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the egg of a bird consisting of an ovum together with its protective envelopes: the yolk albumen, inner shell membrane, outer shell membrane and shell. Bands of thick protein, or chalazae, hold the yolk so that the side on which the germinal disk appears is turned upward. At one end of the egg the outer shell membrane is layered, forming an air cell.
The size of a bird egg varies from 8 × 13 mm (hummingbird) to 135 × 170 (ostrich), and the number of eggs per clutch from one (Procellariiformes, many guillemots, lyrebirds) to 20 or more (Galliformes). The shape varies from spherical to elongate-oval. The eggs may be spotted or monotone, and range from white or light blue to almost black. A laid egg (except for an unfertilized egg) usually already contains an embryo. Bird eggs, especially those of poultry, are used by man as food. In a number of countries, eggs are gathered in large numbers at sites of colonial nesting, for example, at bird rookeries.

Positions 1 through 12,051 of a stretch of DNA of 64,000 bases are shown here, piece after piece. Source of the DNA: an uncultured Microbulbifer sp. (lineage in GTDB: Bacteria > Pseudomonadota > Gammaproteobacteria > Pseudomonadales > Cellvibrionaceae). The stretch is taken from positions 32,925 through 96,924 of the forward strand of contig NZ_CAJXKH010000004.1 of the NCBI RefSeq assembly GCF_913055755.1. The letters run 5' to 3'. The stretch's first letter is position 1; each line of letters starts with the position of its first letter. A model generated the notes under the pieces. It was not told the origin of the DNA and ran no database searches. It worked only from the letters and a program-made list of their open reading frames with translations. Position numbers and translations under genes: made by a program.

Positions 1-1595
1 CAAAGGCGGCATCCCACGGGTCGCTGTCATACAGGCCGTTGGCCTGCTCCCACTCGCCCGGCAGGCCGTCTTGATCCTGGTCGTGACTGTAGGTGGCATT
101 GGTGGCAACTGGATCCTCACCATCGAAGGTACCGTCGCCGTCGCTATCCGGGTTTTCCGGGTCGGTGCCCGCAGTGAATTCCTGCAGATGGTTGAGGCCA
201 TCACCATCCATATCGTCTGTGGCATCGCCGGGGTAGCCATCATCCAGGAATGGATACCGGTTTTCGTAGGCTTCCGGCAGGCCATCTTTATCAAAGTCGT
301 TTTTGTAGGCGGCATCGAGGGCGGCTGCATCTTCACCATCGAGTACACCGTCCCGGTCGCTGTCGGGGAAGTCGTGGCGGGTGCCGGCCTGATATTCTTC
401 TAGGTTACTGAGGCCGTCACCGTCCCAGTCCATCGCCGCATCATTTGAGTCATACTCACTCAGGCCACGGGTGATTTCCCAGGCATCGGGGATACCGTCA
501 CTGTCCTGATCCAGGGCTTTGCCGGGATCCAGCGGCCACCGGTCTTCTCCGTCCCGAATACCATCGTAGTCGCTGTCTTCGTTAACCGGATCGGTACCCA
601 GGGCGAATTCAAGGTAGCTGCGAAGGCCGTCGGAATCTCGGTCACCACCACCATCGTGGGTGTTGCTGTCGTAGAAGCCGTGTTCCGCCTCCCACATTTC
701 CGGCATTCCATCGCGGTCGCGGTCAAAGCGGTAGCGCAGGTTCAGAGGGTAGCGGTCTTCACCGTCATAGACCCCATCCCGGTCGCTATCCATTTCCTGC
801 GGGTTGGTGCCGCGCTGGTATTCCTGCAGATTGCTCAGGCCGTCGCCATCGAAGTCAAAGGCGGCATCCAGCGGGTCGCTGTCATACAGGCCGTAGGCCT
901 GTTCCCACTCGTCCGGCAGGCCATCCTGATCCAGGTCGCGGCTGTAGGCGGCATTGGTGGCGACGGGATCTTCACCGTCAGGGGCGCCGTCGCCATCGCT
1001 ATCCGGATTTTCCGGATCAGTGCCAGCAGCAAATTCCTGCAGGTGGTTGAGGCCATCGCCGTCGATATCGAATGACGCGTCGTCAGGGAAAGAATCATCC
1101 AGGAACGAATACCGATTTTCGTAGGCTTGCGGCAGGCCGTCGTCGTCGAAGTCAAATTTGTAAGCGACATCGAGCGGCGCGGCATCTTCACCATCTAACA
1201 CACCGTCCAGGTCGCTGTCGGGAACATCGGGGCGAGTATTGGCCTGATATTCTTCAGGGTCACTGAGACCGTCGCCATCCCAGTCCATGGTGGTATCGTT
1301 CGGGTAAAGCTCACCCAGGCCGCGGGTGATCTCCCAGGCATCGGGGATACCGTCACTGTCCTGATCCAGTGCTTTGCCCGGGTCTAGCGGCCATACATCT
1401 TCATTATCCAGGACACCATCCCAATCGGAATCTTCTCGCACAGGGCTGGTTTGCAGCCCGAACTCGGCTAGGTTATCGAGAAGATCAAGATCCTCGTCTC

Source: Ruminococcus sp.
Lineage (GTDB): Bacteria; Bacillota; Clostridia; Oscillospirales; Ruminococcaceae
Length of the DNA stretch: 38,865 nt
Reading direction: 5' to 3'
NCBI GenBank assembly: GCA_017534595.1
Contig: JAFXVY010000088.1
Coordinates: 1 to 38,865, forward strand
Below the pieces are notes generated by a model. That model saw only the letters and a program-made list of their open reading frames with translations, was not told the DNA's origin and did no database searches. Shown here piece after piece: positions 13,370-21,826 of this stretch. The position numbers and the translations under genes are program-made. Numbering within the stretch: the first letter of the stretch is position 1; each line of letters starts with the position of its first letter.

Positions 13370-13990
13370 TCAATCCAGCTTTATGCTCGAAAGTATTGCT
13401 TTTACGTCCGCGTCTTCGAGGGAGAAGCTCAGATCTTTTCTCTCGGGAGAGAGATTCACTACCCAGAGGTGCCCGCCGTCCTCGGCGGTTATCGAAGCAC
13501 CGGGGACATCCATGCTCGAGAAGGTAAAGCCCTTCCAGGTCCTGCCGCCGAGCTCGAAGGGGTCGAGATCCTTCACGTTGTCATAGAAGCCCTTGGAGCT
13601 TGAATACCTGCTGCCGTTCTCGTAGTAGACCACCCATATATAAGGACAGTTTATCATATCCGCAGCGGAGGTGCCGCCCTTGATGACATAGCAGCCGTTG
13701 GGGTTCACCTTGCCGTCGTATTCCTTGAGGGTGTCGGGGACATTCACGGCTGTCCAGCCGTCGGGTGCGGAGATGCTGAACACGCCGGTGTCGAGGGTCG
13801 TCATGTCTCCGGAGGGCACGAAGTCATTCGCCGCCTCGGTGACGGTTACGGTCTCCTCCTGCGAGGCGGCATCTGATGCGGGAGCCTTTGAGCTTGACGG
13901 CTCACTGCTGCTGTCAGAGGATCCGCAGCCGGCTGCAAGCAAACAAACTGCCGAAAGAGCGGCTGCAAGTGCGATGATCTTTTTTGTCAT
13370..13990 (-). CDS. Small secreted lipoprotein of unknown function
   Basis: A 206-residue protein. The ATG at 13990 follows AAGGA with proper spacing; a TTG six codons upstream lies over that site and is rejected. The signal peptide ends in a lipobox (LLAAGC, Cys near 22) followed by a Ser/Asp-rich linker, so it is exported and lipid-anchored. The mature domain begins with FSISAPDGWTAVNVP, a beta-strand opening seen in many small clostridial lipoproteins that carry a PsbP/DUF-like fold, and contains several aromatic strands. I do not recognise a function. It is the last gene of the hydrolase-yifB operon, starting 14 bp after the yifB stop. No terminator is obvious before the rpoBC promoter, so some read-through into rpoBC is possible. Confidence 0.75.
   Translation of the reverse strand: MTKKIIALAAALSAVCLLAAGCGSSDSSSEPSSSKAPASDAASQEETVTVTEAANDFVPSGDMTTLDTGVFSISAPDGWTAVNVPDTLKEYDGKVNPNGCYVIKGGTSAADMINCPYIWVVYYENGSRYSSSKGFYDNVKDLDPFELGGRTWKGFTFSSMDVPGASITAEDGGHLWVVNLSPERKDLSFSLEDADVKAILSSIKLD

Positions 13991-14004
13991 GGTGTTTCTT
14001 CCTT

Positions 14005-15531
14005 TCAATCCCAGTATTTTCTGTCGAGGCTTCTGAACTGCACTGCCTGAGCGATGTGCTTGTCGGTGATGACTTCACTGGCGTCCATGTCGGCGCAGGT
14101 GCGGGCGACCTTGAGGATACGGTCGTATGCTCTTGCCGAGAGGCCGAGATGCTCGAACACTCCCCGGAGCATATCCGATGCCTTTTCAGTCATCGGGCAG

A. I. IVANOV